Yesterday I decided that I really hate the word cancer. Like I really really hate it. The feelings it brings with it are not pleasant by any means. But a good friend told me that I have to give it a name. Not just any name, an ugly name. I scrolled through lists on he Internet to find names. Some were pretty funny, others I never thought of being ugly names and some were names of my friends. The comments under the names were even funnier than the names themselves. But in the end I decided to give it a first and a last name, both equally ugly. I named it Mortimer Dorkus. Sorry to anyone who might be cursed with this name.
This morning I started a no carbohydrate diet. Trust me, it was not my idea because everything has carbs. I have to start this diet for the next few days because I'm getting a PET Scan on Wednesday. A PET scan is done to see if Mortimer Dorkus has spread anywhere else in my body. They inject a tracer of glucose into me. The reason I can't eat carbs is because in a PET scan, active cells eat up the glucose and light up. Which means my brain will light, well hopefully. But also Mortimer Dorkus will light up. I'm also not allowed to eat anything the morning of the scan which means I'm going to be one hungry person by the time the scans done. But the worst part about this is, I'm terribly afraid of tight spaces. When I was younger I had my first MRI in the hospital because I had a terrible headache. When they pulled me back into the scan, I literally screamed for my mom. It was very traumatizing. You know how they give you music to listen to? The one song I remember listening to was Battlefield by Jordin Sparks. I couldn't listen to that song for 3 years without bursting into tears. And the worst part of that was, it really is a good song. Needless to say, I've dreaded MRI's ever since then or anything really where I'm in a tunnel type thing.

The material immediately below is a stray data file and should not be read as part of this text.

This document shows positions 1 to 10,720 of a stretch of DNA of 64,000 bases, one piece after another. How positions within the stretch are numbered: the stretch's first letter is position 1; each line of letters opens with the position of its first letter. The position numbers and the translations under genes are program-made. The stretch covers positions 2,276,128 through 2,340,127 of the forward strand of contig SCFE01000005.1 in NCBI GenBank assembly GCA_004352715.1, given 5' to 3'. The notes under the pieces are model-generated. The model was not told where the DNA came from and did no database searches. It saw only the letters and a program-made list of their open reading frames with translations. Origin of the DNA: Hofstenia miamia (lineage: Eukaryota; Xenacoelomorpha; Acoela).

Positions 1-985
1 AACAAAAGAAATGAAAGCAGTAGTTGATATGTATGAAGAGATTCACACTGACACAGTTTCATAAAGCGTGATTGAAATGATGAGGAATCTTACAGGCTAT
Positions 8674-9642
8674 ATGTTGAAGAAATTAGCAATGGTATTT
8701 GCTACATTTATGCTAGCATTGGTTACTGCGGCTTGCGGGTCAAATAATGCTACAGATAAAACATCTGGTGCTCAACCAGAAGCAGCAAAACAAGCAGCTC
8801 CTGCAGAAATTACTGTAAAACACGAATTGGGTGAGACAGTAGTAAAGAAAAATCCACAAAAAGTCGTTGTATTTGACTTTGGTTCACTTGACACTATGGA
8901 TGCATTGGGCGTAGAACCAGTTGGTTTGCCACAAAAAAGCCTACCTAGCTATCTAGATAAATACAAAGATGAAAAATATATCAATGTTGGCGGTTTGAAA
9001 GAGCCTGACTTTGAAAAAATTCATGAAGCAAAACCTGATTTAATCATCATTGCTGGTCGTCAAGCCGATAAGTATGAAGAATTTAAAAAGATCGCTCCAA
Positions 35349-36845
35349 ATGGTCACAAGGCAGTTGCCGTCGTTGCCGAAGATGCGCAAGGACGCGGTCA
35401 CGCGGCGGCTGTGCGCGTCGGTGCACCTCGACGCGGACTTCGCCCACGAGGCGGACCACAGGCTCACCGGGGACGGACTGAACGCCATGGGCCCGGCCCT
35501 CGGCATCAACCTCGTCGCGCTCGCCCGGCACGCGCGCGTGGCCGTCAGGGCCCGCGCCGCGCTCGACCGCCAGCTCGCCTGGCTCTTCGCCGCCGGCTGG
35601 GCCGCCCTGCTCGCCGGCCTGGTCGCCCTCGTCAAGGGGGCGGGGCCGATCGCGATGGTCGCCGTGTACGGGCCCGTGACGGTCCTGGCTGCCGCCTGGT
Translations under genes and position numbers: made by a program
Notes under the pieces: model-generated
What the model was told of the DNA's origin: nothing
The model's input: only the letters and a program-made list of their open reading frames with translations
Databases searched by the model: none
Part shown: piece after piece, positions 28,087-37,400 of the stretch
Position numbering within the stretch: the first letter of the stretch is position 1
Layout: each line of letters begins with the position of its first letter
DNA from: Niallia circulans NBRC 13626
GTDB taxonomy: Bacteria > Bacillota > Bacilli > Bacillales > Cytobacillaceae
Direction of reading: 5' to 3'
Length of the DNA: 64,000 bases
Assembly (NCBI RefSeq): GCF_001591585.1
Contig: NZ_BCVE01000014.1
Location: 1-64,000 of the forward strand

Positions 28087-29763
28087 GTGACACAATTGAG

Yesterday was the first time I actually broke down since I was diagnosed. I've felt that I have to be strong this whole time because anyone who knows me knows that I hate feeling weak. Being weak just isn't in my nature. And this diagnosis has made me feel weak, because there's nothing I can do. I realize there's some things in the world I can control. And to be honest, it just sucks! I also hate excepting other people's help. It makes me feel weak if I can't do it myself. I'm sure many people feel that way. But a good friend, the same friend from before actually, told me that I should except other people's help during this time. I may not need the help, but it will help the other people to feel like their doing something to help.
Yesterday I went to a thing at my old school. I was very skeptical about going at first because I know some of the people have heard that I have Mortimer Dorkus. People came up and hugged me. They said they'd keep me in their prayers and if my family needed anything they'd be happy to help. I hate when people ask if they can do anything. Sometimes I just want to scream in their faces, that there is nothing they can do because I can't even do anything. But instead I just say for now their prayers are enough. Then I pray they walk away or talk to my parents instead.
Tonight I'm going to my youth group for like the first time in a month. Most of the people know about my diagnosis. I don't want them to treat me any differently. I know that their probably going to pray for me and I will gladly except their prayers because I know prayers help. But I'm scared their going to like pray over me. I told my mom if that happens then I'm leaving. I know everyone means well. But it's different to pray for someone in like your private prayers than when it's said as an intention when said person is in the room. Am I the only who feels like this? I hope not because it seems reasonable.
Sorry for the long post, I just had a lot to say about the past few days.
I may have Mortimer Dorkus, but I'm still the say person I was last week or even a month ago. I just hope everyone realizes that.